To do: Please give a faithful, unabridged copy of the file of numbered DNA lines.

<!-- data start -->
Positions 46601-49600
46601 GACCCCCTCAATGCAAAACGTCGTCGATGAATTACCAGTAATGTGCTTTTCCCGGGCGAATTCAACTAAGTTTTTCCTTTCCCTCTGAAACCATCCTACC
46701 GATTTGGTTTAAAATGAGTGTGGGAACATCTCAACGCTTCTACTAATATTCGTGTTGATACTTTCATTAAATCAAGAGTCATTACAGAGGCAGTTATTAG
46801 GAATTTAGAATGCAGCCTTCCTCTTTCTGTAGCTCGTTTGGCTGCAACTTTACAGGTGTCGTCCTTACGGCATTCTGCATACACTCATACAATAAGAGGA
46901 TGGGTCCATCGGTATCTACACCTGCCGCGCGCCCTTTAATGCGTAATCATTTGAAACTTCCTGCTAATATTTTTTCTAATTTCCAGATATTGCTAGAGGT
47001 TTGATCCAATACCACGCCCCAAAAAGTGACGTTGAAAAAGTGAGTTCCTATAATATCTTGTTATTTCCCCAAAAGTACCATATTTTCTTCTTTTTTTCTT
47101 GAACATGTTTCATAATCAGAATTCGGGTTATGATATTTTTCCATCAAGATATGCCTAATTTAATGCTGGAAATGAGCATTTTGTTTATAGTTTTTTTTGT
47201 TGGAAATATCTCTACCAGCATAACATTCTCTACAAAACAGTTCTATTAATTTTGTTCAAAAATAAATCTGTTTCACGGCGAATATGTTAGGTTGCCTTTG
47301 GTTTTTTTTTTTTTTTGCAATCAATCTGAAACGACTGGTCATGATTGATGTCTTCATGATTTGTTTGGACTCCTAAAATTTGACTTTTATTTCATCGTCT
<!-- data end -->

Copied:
Positions 46601-49600
46601 GACCCCCTCAATGCAAAACGTCGTCGATGAATTACCAGTAATGTGCTTTTCCCGGGCGAATTCAACTAAGTTTTTCCTTTCCCTCTGAAACCATCCTACC
46701 GATTTGGTTTAAAATGAGTGTGGGAACATCTCAACGCTTCTACTAATATTCGTGTTGATACTTTCATTAAATCAAGAGTCATTACAGAGGCAGTTATTAG
46801 GAATTTAGAATGCAGCCTTCCTCTTTCTGTAGCTCGTTTGGCTGCAACTTTACAGGTGTCGTCCTTACGGCATTCTGCATACACTCATACAATAAGAGGA
46901 TGGGTCCATCGGTATCTACACCTGCCGCGCGCCCTTTAATGCGTAATCATTTGAAACTTCCTGCTAATATTTTTTCTAATTTCCAGATATTGCTAGAGGT
47001 TTGATCCAATACCACGCCCCAAAAAGTGACGTTGAAAAAGTGAGTTCCTATAATATCTTGTTATTTCCCCAAAAGTACCATATTTTCTTCTTTTTTTCTT
47101 GAACATGTTTCATAATCAGAATTCGGGTTATGATATTTTTCCATCAAGATATGCCTAATTTAATGCTGGAAATGAGCATTTTGTTTATAGTTTTTTTTGT
47201 TGGAAATATCTCTACCAGCATAACATTCTCTACAAAACAGTTCTATTAATTTTGTTCAAAAATAAATCTGTTTCACGGCGAATATGTTAGGTTGCCTTTG
47301 GTTTTTTTTTTTTTTTGCAATCAATCTGAAACGACTGGTCATGATTGATGTCTTCATGATTTGTTTGGACTCCTAAAATTTGACTTTTATTTCATCGTCT